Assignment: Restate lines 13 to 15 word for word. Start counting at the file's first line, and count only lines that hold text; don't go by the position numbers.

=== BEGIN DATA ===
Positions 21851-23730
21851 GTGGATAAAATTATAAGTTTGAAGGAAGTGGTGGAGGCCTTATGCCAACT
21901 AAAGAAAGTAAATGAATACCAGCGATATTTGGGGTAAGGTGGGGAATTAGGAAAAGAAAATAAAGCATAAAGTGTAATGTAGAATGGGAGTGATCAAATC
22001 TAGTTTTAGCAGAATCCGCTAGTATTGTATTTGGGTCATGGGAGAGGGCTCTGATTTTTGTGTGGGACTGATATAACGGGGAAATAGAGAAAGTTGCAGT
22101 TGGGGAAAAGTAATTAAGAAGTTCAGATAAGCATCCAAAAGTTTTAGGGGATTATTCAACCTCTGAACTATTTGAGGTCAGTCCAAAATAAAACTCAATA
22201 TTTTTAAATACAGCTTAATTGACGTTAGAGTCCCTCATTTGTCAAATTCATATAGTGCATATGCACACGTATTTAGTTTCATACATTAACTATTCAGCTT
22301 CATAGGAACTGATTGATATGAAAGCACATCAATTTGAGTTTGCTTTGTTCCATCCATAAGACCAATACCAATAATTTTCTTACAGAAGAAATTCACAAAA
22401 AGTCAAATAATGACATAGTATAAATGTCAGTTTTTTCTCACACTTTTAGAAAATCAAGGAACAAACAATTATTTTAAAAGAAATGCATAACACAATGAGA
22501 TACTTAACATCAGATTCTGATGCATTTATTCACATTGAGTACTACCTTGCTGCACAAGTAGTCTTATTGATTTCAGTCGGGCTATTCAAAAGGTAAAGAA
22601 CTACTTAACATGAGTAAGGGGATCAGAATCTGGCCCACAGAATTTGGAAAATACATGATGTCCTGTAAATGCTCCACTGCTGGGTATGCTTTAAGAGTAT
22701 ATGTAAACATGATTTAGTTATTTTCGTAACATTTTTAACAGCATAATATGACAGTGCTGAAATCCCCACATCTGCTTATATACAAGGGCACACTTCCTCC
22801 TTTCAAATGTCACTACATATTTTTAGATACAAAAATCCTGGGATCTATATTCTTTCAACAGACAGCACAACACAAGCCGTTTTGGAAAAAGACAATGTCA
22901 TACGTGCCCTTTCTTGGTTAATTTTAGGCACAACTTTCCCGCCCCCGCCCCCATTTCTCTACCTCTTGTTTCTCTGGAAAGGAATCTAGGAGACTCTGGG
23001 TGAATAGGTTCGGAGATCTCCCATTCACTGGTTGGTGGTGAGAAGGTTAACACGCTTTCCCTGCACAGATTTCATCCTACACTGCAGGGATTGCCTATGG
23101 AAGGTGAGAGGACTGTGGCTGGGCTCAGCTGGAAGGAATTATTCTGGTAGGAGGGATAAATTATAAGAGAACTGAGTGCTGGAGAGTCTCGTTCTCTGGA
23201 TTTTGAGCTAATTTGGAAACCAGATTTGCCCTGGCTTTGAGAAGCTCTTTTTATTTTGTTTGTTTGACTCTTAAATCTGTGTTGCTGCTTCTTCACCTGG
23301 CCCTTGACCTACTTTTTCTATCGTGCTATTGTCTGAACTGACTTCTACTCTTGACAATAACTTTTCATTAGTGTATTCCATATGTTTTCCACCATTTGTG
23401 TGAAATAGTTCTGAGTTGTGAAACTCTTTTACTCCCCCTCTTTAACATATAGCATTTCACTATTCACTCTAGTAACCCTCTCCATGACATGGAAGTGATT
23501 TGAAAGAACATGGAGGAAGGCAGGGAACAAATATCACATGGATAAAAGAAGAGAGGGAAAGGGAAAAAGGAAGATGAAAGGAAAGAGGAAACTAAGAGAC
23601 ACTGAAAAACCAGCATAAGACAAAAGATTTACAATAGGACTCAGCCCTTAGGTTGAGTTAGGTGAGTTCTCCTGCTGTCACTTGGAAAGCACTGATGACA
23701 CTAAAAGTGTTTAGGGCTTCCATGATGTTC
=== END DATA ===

22901 TACGTGCCCTTTCTTGGTTAATTTTAGGCACAACTTTCCCGCCCCCGCCCCCATTTCTCTACCTCTTGTTTCTCTGGAAAGGAATCTAGGAGACTCTGGG
23001 TGAATAGGTTCGGAGATCTCCCATTCACTGGTTGGTGGTGAGAAGGTTAACACGCTTTCCCTGCACAGATTTCATCCTACACTGCAGGGATTGCCTATGG
23101 AAGGTGAGAGGACTGTGGCTGGGCTCAGCTGGAAGGAATTATTCTGGTAGGAGGGATAAATTATAAGAGAACTGAGTGCTGGAGAGTCTCGTTCTCTGGA